MOBILIZING FOR CHANGE

Breaking Boundaries documentary launch climate-action website

The producers and partners behind the Netflix documentary on the Planetary Boundaries launch website on how consumers can reduce their own emissions

Story highlights

  • Documentary follows the scientific discovery of the nine planetary boundaries which was led by centre professor Johan Rockström
  • The new website provides simple steps people can take to reduce their own emissions and encourage others to do the same
  • "It is important to provide incentives for this group of consumers to do more,” says Johan Rockström

In advance of the UN’s 2021 climate summit, the producers of Netflix’s Breaking Boundaries and partners are launching a climate-action website. The new site, backed by a campaign with TikTok influencers, provides science-backed steps to reduce greenhouse gas emissions.

The Breaking Boundaries documentary, first streamed in June this year, focuses on the planetary boundaries framework developed by an international team of scientists led by the Stockholm Resilience Centre.

The new website provides simple steps people can take to reduce their own emissions and encourage others to do the same. The website is built around the Count Us In initiative which provides 16 ways people can act on climate change.

The climate steps were informed by Project Drawdown’s research which identified the most material individual and household actions that, at scale, have the potential to reduce roughly 25-30% of the total global emission reductions needed to avoid dangerous climate change.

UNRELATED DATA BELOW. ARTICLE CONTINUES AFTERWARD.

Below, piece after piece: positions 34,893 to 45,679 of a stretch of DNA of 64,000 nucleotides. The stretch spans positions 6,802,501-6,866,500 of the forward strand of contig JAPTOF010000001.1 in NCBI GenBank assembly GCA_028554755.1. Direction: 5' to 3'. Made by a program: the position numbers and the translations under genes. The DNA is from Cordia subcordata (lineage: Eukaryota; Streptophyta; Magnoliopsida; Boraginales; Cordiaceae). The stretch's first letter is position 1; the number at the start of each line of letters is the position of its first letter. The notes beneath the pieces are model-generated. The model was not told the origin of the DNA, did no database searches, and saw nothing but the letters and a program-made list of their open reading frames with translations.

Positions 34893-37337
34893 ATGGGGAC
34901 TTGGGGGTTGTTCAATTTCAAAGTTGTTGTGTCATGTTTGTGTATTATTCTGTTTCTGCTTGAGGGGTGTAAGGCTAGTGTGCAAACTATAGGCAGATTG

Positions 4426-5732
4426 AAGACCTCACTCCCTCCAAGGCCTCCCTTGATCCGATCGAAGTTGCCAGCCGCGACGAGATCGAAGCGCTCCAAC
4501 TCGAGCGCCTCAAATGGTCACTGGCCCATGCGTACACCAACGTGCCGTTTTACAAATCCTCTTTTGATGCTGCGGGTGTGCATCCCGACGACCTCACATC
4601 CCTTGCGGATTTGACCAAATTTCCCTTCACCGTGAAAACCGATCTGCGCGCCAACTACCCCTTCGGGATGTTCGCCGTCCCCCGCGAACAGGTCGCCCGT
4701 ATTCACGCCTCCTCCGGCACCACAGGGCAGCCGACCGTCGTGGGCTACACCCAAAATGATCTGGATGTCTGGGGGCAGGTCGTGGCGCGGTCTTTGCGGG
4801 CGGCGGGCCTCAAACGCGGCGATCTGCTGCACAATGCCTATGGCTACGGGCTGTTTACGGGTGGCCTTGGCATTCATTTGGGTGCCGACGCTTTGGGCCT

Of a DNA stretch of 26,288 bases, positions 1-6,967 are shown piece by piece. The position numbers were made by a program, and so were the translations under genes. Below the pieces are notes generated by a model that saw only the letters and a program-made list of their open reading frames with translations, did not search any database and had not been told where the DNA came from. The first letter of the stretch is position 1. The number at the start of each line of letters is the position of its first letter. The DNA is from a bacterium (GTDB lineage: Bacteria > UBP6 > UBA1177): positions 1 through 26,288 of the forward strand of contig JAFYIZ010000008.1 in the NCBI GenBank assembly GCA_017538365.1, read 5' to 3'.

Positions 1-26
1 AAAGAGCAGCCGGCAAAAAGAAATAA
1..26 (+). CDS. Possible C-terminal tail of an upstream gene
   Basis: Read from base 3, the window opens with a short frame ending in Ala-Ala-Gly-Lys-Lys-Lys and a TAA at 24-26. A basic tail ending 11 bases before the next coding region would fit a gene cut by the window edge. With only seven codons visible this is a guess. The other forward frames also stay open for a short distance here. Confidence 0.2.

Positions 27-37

We know that the richest 10% - primarily the world’s middle classes and wealthy elites - are responsible for 40–60% of greenhouse gas emissions. So it is important to provide incentives for this group of consumers to do more.

Johan Rockström, co-founder of the Stockholm Resilience Centre and director of the Potsdam Institute for Climate Impact Research

Enormous interest

In 2009, Rockström led a group of 28 internationally renowned scientists to identify the nine processes that regulate the stability and resilience of the Earth system in the Holocene state - the last 10,000 years. In 2015, the scientists concluded four boundaries had already been transgressed: climate, biodiversity, forests and biogeochemical cycles (use of nitrogen and phosphorus fertilizers).

Since then, the planetary boundaries framework has generated enormous interest within science and policy.

On June 4 2021, the framework achieved a much broader public audience when it became the subject of a documentary film called Breaking Boundaries: The Science of Our Planet, produced by Silverback Films and released on Netflix.

Now, with the climate summit approaching in Glasgow, the Breaking Boundaries filmmakers have launched a climate action website in partnership with non-profit Count Us In to share the most important climate steps people can take - alongside governments, business and communities - to meaningfully tackle climate change.

“When we combine science and storytelling we see immense potential to inspire people to take action,” said Owen Gaffney, an associate producer on the Breaking Boundaries documentary and a writer and analyst at Stockholm Resilience Centre and Potsdam Institute for Climate Impact Research.

Read more about the initiative here

Published: 2021-10-28